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Publication numberUS3826156 A
Publication typeGrant
Publication dateJul 30, 1974
Filing dateMar 19, 1973
Priority dateMar 19, 1973
Publication numberUS 3826156 A, US 3826156A, US-A-3826156, US3826156 A, US3826156A
InventorsDornaus T
Original AssigneeDornaus T
Export CitationBiBTeX, EndNote, RefMan
External Links: USPTO, USPTO Assignment, Espacenet
Secured air reserve system
US 3826156 A
Abstract
In combination with a selfcontained underwater breathing apparatus that has a 2-position valve on an air tank to allow the diver to convert to his reserve supply by flipping the valve to an alternate position, there is provided a shaft and tube means wherein the shaft is fixed to the valve actuator. The means is locked in a first position. By twisting the shaft, a lock is disengaged and the shaft is free to slide axially under the influence of a compression spring to actuate the valve to its alternate position.
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Description  (OCR text may contain errors)

United States Patent [191 Dornaus [111 3,826,156 July 30, I974 SECURED AIR RESERVE SYSTEM [76] Inventor: Thomas F. Dornaus, 12450 Lakewood B1vd., Apt. 316, Downey, Calif. 90242 [22] Filed: Mar. 19, 1973 {21] Appl. No.: 342,559

[52] US. Cl t. 74/527, 74/531 [51] lnt. Cl G05g 5/06 [58] Field of Search 74/527, 531,535, 536

[56] References Cited UNITED STATES PATENTS 3,061,334 10/1962 Everett et a1. 74/527 3,550,513 12/1970 Johnson .74/527X I if? m? Primary Examiner-Benjamin W. Wyche Assistant Examiner-Frank H McKenzie, Jr.

. Attorney, Agent, or Firm-Dominick Nardelli 5 7 ABSTRACT In combination with a selfcontained underwater breathing apparatus that has a 2-p0sition valve on an air tank to allow the diver to convert to his reserve supply by flipping the valve to an alternate position, there is provided a shaft and tube means wherein the shaft is fixed to the valve actuator. The means is locked in a first position. By twisting the shaft, a lock is disengaged and the shaft is free to slide axially under the influence of a compression spring to actuate the valve to its alternate position.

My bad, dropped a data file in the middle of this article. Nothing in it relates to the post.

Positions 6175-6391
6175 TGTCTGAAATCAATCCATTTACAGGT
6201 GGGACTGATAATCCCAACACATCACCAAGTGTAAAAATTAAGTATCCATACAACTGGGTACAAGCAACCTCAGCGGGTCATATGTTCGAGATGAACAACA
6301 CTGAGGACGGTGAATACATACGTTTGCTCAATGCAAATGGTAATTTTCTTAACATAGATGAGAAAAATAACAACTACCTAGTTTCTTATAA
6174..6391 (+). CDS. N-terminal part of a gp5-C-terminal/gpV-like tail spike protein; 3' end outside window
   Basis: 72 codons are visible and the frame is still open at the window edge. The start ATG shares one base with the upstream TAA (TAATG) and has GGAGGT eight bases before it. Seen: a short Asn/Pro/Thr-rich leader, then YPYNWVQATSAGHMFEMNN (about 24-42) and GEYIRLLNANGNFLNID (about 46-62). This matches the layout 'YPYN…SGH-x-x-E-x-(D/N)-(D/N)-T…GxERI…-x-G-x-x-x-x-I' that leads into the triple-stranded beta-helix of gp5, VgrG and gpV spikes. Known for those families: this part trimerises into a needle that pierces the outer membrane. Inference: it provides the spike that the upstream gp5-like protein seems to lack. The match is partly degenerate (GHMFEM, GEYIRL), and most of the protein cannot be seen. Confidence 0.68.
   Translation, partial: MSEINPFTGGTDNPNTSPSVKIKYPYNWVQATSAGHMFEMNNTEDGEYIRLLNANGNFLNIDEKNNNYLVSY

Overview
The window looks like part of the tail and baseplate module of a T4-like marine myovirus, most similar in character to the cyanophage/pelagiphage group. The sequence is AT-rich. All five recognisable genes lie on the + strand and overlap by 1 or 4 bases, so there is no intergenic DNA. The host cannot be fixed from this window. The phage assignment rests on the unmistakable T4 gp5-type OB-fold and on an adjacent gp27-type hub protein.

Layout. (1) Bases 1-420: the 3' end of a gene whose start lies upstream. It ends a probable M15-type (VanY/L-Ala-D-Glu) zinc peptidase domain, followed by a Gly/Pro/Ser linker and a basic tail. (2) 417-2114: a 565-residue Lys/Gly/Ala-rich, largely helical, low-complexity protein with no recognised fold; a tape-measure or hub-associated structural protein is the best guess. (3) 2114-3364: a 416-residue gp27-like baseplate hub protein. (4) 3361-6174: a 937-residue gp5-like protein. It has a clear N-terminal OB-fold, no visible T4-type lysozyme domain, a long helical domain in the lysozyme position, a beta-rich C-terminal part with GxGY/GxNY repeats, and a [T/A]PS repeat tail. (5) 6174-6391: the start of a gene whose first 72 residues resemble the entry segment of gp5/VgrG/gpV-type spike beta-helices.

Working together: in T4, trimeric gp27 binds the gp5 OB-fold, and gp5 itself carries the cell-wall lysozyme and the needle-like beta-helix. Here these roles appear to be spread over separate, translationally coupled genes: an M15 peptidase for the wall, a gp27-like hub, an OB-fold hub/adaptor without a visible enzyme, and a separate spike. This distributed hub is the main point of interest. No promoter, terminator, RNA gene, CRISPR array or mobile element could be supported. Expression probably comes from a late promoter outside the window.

6 Claims, 6 Drawing Figures SECURED AIR RESERVE SYSTEM FIELD OF THE INVENTION BACKGROUND OF THE INVENTION In the field of supplying bottled air to divers, the air tanks are provided with two basic types of valves, i.e., the K" type (no reserve) and the I type (reserve supply feature). The .I valve reserve feature works on the principle of a spring-loaded valve plunger which is held open by the tank air pressure in excess of, for example, 300 PSI. While this valve is held open, the diver can breathe normally. When the air pressure in the tank falls below 300 PSI, the valve closes, shutting off the divers air supply. This means the diver has enough bottled air to reach the surface. Before he can use this air, he must activate the valve to release thereserve supply. He does this by reaching back and pulling down on the wire rod attached to the J type valve.